You really don’t need to get everything right at the moment.
In fact, we’re probably at a point in the school year where more mistakes are likely. You’re not doing anything wrong, you’re just being human.
Honour your mistakes at the moment and celebrate what they teach you.
Importantly, never compare yourself to the unreasonable expectation of perfection. It’ll just make you bitter and miserable.
Enjoy this week’s Goodie Bag – it’s our gift to all of you flawed educators.
This week Amy will chat to you about ‘The Power of Teaching with Questions’. Come along to find out how using questions can shift learning in your classroom from teacher centered to student centred. There will even be a challenge if you’re brave enough. Got a question for Teacher Talk? Send to Amy at email@example.com
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Not only does it contain valuable info on what’s required to lead the implementation of Restorative Practices in your school, but it’s also an introduction to how we can richly support a School Leader in your school charged with that task.
THOUGHTS by Adam Voigt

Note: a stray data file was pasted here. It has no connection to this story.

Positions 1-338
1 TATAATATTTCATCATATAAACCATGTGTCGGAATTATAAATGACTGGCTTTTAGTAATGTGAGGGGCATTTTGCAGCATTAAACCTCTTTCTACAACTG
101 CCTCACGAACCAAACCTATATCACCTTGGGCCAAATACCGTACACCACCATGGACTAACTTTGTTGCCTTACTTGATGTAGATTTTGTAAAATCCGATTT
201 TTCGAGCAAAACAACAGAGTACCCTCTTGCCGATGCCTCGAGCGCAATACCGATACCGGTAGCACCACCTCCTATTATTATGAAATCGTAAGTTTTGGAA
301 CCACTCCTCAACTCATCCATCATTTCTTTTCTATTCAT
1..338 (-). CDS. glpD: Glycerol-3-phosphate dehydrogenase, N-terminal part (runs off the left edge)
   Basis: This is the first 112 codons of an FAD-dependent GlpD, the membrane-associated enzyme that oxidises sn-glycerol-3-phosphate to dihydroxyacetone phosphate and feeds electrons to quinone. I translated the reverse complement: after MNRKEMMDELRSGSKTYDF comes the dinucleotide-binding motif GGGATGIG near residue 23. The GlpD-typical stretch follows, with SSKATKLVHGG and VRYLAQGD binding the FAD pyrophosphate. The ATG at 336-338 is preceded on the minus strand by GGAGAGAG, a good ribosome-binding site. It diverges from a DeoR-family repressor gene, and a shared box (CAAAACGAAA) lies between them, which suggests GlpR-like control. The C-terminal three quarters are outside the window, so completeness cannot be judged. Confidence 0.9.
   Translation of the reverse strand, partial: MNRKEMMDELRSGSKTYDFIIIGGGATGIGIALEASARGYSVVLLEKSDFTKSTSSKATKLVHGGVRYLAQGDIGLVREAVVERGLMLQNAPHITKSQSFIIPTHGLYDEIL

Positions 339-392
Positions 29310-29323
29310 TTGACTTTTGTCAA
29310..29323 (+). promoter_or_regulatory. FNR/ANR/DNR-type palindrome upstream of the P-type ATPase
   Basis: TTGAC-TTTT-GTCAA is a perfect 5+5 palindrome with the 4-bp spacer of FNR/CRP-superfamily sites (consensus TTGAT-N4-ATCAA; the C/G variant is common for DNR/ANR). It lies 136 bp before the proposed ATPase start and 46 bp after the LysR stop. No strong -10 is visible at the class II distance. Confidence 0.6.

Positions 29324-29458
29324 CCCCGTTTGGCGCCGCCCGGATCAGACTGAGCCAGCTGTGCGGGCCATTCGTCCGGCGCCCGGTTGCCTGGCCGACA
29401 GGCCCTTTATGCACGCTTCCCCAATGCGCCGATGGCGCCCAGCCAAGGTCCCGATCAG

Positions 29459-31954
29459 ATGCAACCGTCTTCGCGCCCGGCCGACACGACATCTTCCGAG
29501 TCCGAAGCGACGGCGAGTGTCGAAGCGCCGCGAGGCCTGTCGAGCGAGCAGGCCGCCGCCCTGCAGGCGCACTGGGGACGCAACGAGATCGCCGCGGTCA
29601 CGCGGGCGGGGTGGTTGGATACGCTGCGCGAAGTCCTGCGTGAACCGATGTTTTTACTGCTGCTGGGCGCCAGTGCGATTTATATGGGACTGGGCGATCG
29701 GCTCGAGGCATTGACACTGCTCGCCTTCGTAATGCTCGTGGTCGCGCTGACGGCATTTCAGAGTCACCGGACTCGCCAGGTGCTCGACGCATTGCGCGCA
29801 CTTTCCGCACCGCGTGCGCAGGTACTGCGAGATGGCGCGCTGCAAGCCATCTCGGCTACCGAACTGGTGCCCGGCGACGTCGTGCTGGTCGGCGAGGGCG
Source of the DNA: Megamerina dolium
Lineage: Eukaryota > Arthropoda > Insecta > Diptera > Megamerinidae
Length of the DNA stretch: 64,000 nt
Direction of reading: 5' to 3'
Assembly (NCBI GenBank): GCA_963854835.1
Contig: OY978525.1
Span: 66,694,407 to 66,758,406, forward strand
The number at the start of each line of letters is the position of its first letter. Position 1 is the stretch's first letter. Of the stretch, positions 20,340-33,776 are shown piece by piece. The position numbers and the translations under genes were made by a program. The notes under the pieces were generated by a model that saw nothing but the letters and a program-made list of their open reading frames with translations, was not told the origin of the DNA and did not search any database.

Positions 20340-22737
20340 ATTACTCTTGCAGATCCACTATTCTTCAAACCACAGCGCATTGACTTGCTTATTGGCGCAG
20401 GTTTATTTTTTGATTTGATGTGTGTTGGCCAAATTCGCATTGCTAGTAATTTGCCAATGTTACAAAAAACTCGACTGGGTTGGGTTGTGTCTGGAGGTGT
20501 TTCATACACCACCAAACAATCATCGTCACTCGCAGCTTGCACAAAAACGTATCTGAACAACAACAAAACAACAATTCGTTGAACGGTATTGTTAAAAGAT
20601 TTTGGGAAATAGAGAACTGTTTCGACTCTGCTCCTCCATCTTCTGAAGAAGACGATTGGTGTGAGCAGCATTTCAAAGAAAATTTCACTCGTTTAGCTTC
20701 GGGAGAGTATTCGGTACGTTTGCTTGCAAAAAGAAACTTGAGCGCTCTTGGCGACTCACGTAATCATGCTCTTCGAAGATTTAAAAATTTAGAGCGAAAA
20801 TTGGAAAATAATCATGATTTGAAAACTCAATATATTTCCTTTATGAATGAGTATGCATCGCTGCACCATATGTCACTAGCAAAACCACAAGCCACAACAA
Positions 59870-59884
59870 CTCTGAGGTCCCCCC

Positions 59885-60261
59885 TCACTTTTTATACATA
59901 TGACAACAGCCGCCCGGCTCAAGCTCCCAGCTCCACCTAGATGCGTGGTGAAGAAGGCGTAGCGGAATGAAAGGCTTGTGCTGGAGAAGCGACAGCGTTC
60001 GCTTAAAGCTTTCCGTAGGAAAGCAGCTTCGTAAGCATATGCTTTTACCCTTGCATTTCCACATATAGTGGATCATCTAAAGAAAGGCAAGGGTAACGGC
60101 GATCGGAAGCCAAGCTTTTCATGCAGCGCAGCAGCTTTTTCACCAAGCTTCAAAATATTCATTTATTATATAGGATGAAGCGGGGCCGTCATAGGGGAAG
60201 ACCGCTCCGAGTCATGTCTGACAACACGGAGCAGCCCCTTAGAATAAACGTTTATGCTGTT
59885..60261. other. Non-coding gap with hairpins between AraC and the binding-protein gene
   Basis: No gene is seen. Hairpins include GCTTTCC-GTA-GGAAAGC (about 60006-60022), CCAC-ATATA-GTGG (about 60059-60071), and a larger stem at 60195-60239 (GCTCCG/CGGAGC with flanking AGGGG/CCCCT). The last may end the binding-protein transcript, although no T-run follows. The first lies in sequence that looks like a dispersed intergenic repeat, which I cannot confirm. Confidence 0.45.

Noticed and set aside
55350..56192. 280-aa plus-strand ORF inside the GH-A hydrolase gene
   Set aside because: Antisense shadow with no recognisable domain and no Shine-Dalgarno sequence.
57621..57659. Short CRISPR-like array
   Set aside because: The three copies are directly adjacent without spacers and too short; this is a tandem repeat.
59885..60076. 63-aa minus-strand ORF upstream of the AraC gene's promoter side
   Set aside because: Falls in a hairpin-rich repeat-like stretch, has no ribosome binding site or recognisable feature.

This is a really boring, but important, quadrant model that I’ve been using lately what to discuss with School Leaders what they can expect when they implement Restorative Practices.
If you use it to plot instances of teacher intervention when there’s student conflict or poor behaviour, you’d place dots in all four quadrants. There will be times when you use RP and it fails (Box 1) – after all, nothing’s perfect.
You’ll also use other non-RP strategies and it could work (Box 4). That’s cool.
But what we’ve been discussing is how the predominance of dots would be places in Boxes 2 and 3. When we use RP it more often works than other ways of stepping in.
When we don’t, because were flawed and forgetful humans too, we usually aren’t as effective as we’d like to be.
Some people love to “ah hah!” and point at a time when RP didn’t work as evidence that it’s a flawed approach. Of course, it’s flawed!
I don’t use RP because it’s a guarantee. I just use it because it tilts the odds in the favour of my actions matching my purpose and beliefs.
Then I just hope I’m lucky that day.
EPIPHANIES by Simon Dewar
My epiphany this week came after I was listening to a Podcast from John Maxwell. Maxwell talked to the importance of ‘Less Direction and More Connection’.
It got me thinking about schools and my time in the classroom. As teachers, we can spend up to 80% of a lesson talking to our students.
That’s a lot of talking, but when I reflected, I’d have to admit that I’ve done it before in both the classroom and when leading a meeting.
When you are with your students or colleagues tomorrow, don’t fall into the trap of overtalking about what you want to happen.
That’s the direction part. Try to spend more time listening or asking questions. Less talking will increase engagement amongst your class or team and that’s the opportunity for greater connection.